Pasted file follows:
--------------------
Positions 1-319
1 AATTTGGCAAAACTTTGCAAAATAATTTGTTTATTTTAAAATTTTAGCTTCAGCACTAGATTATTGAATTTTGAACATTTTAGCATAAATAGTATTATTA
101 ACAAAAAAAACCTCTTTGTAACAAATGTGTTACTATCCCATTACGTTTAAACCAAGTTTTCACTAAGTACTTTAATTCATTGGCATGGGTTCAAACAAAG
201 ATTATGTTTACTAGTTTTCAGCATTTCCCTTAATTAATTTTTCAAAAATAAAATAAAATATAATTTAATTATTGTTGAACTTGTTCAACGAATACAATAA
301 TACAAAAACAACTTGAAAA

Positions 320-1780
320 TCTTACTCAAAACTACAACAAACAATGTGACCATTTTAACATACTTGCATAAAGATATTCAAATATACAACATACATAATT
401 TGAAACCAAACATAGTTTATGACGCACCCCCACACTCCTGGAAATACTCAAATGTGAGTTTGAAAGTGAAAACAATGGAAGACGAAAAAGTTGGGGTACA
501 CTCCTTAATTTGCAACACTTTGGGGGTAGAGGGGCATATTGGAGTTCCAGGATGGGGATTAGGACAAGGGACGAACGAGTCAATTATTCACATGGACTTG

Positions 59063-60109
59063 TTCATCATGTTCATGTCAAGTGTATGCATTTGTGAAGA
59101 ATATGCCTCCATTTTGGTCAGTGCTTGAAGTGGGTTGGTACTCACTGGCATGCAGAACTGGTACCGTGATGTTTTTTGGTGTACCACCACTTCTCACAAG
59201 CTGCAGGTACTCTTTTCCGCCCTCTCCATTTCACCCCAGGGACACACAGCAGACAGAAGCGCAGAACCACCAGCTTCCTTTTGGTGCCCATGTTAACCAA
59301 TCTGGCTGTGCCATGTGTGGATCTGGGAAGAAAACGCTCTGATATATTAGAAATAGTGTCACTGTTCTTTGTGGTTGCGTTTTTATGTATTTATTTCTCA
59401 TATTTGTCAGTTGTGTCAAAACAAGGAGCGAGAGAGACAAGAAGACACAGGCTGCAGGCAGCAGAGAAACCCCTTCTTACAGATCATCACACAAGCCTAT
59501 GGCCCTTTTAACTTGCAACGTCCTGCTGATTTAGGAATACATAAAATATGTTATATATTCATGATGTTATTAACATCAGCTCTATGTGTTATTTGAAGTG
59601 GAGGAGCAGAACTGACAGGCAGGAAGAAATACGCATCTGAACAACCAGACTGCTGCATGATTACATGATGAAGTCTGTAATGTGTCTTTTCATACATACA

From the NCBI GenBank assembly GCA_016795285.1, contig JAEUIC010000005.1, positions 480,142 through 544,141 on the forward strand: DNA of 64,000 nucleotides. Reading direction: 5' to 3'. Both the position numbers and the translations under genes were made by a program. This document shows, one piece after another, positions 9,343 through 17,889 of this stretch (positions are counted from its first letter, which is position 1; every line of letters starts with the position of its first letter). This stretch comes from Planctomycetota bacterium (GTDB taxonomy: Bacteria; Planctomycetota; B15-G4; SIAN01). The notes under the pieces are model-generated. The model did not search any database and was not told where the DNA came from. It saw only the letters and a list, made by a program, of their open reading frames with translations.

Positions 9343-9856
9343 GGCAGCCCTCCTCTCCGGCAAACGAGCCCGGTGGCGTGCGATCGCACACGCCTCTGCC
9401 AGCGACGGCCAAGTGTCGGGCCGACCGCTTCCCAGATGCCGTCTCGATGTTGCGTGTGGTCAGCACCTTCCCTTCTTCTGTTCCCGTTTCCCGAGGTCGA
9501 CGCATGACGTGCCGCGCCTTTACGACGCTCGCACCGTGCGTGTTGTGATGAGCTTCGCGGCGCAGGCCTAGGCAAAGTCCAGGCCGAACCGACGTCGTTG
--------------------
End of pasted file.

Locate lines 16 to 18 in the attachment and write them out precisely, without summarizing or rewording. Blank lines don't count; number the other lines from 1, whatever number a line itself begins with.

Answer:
59501 GGCCCTTTTAACTTGCAACGTCCTGCTGATTTAGGAATACATAAAATATGTTATATATTCATGATGTTATTAACATCAGCTCTATGTGTTATTTGAAGTG
59601 GAGGAGCAGAACTGACAGGCAGGAAGAAATACGCATCTGAACAACCAGACTGCTGCATGATTACATGATGAAGTCTGTAATGTGTCTTTTCATACATACA

From the NCBI GenBank assembly GCA_016795285.1, contig JAEUIC010000005.1, positions 480,142 through 544,141 on the forward strand: DNA of 64,000 nucleotides. Reading direction: 5' to 3'. Both the position numbers and the translations under genes were made by a program. This document shows, one piece after another, positions 9,343 through 17,889 of this stretch (positions are counted from its first letter, which is position 1; every line of letters starts with the position of its first letter). This stretch comes from Planctomycetota bacterium (GTDB taxonomy: Bacteria; Planctomycetota; B15-G4; SIAN01). The notes under the pieces are model-generated. The model did not search any database and was not told where the DNA came from. It saw only the letters and a list, made by a program, of their open reading frames with translations.